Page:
Echo on rebound
As tactically clever as Echo's plans are to expand its Star casino into a classic integrated mega-resort, it is still a defensive play against James Packer's aggressive interloper, Crown.
Packer hasn't yet been outfoxed - and he may still get the prize of a Sydney casino licence - but Echo has played all its cards towards winning the favour of the NSW government, which itself only has two agendas, tax and tourism.
Echo played an interesting move in giving the NSW government two options. The first is to continue its exclusive arrangement and pay $250 million for the next 15 years with a $1.1 billion development.
The second is to develop the Star on a non-exclusive basis with Crown's Barangaroo (but clip the wings of Crown Sydney by limiting the types of punters allowed in). That for Packer is not really financially viable and it is hard to see him swallowing it.
Echo is full of expert analytics that compare the benefits to NSW of Star over Crown Sydney and, even if you dilute these to take into account the fact that Echo commissioned the report, you still come away with the conclusion that this $1.1 billion Echo project will generate a better outcome in terms of tax take and tourism.
But is the best outcome for the public coffers necessarily the best outcome for Echo shareholders?
It was fascinating to listen to the Packer supporters focusing their arguments on the strain on Echo's balance sheet while team Echo were looking out for the health of the NSW economy.
Packer would have us believe the risk for Echo shareholders is how it would pay for this $1.1 billion gaming/entertainment complex.
Echo boss John Redmond doesn't think it's a problem. He says it will be financed through debt, cash flow, underwriting the dividend re-investment scheme and good timing. Redmond didn't mention project finance, but it could present another source.
There are more than six years of Echo's exclusive licence left and little capital expenditure needed on its existing facilities.
Packer supporters say it simply can't be done without an equity issue or asset sales.
Investors should be focused on whether Echo can make a return on the $1.1 billion plans to spend on hotel rooms, parklands, bridges, art and water slides. These features bring the tourists in but the gaming is the part that makes the returns.
Only $77 million of the capital will go towards gaming. (Echo has an existing deal that includes unlimited gaming tables.)
Meanwhile, investors are still waiting for the promised 14 per cent returns on Echo's recent $870 million overhaul of Star to start hitting the mark.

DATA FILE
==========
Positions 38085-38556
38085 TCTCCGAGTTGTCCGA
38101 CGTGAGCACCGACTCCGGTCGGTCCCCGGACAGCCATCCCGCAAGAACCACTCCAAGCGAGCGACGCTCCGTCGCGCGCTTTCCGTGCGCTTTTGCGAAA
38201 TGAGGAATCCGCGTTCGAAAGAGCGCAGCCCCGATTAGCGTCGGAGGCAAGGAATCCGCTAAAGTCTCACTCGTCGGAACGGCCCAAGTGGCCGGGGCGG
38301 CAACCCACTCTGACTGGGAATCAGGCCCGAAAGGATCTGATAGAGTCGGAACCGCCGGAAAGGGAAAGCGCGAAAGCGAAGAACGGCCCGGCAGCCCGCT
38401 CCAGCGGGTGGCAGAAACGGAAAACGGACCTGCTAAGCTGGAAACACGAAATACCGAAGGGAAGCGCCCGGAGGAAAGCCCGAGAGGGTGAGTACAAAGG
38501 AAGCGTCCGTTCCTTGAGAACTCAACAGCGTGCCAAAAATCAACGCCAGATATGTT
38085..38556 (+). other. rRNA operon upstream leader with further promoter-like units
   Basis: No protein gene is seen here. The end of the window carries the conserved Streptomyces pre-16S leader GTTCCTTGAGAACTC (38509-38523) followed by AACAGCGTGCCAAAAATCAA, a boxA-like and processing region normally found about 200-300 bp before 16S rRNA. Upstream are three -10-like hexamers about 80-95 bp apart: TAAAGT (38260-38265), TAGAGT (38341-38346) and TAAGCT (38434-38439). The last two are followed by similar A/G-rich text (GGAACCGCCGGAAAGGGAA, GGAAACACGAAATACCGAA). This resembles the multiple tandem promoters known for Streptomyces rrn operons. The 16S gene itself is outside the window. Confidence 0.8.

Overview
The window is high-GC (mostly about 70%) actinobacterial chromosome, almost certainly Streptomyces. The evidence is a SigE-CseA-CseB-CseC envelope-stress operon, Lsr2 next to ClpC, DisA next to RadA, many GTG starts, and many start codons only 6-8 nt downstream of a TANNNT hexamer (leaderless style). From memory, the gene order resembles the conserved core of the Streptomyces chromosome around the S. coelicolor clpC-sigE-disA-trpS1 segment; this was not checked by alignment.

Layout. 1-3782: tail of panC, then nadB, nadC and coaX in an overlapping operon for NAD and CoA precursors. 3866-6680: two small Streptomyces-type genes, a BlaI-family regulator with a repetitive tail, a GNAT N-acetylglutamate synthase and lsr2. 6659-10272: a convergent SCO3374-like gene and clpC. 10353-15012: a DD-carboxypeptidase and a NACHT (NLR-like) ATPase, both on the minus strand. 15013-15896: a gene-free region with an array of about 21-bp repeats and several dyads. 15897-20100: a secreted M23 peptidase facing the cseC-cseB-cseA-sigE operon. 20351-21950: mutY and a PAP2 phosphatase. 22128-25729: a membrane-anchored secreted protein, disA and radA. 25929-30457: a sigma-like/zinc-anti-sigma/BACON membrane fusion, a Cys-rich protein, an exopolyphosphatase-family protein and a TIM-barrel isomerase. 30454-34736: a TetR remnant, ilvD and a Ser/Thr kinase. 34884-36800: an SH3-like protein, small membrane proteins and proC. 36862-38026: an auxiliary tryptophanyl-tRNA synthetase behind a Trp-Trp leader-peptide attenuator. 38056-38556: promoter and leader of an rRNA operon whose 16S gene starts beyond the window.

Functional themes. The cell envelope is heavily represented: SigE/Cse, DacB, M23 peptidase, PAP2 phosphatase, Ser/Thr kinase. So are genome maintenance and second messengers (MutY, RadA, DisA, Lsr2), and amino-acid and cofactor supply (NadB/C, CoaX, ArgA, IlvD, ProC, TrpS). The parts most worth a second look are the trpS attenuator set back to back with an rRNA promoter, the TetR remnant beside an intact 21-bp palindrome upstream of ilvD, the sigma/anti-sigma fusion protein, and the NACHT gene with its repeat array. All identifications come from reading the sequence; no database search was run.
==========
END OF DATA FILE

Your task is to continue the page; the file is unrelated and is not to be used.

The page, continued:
Sure, Echo has pinched a bit of market share and this should continue to gain momentum, but the investment hasn't yet reached expectations.
Echo can also justly claim that most of the board has changed since the first Star revamp. But the investment is large and will require a big lift in operational performance.
Perhaps the riskier of the two Echo plans is if it goes ahead with the $1.1 billion construction project but the scaled-back Crown operates across the water at Barangaroo. Under this proposal (lets call it Echo mark II), Star will lose some of its punters, but only in the rebate business, which is primarily interstate and international.
The net present value of this business according to Echo is $250 million, which is what it is offering the NSW government for exclusivity. This is not the main prize. Packer wants (and needs) the non-rebate business and Echo mark II is conditional on allowing none of this at Sydney Crown.
Meanwhile Crown will be moving through the same process of assessing returns in the event it gets the right to build Barangaroo.
It is no surprise that Crown's Sydney building has morphed into more casino and apartment and less 6 star hotel over the past six months. Crown Sydney needs the earnings from gaming to support the Barangaroo venture.
Echo's ultimatum to the NSW government that it will still build its development if Barangaroo gets the green light is a way of mitigating Crown's competitive threat. The numbers on a scaled-down casino in Barangaroo will not stack up for Packer. The much smaller rebate market certainly wouldn't need the 100 to 200 tables that Crown Sydney is said to have in its blueprints.
By way of comparison, in Las Vegas MGM Grand has 145 tables, The Venetian 110, Wynn Encore 240, and The Mirage 93.